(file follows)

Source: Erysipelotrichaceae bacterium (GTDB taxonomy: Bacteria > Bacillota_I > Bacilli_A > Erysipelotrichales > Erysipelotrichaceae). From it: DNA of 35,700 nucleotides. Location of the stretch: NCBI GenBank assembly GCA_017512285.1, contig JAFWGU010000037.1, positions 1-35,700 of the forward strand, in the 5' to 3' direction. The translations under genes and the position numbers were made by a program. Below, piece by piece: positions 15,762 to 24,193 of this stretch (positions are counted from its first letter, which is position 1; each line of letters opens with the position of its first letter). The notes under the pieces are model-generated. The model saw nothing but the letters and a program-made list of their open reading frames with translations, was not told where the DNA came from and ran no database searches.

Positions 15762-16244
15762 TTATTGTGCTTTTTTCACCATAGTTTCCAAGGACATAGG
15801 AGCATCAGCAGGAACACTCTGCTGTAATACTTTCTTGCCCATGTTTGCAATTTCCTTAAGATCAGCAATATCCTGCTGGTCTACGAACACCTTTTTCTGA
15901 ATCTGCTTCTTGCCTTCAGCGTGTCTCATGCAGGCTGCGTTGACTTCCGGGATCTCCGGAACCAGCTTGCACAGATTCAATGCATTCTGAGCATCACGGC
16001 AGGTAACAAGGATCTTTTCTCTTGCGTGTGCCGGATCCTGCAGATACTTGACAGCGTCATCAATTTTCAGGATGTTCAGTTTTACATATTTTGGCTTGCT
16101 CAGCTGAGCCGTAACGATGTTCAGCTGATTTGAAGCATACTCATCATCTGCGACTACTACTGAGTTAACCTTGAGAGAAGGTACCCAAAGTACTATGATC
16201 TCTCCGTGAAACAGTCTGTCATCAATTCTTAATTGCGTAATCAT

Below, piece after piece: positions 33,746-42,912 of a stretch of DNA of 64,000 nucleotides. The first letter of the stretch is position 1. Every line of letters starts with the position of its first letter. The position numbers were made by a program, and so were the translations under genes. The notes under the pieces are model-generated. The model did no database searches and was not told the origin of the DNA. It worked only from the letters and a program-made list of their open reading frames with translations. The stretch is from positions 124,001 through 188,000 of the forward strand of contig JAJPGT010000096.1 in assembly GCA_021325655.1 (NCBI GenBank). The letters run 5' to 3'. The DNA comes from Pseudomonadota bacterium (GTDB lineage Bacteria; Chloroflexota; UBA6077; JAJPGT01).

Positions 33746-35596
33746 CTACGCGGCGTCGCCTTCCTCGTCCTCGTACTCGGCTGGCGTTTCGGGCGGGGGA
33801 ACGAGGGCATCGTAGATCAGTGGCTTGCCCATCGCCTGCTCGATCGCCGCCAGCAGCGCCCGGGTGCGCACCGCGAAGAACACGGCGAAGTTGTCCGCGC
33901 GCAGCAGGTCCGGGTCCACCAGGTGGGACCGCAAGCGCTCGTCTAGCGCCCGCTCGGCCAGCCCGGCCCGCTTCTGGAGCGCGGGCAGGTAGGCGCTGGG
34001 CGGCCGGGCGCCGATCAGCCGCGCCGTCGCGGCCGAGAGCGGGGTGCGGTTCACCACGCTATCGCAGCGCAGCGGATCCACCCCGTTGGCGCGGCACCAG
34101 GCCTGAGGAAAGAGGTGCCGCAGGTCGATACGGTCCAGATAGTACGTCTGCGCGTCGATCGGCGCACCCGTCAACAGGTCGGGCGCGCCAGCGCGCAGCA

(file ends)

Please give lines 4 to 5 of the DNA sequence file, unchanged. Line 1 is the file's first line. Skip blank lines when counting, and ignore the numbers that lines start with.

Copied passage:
15801 AGCATCAGCAGGAACACTCTGCTGTAATACTTTCTTGCCCATGTTTGCAATTTCCTTAAGATCAGCAATATCCTGCTGGTCTACGAACACCTTTTTCTGA
15901 ATCTGCTTCTTGCCTTCAGCGTGTCTCATGCAGGCTGCGTTGACTTCCGGGATCTCCGGAACCAGCTTGCACAGATTCAATGCATTCTGAGCATCACGGC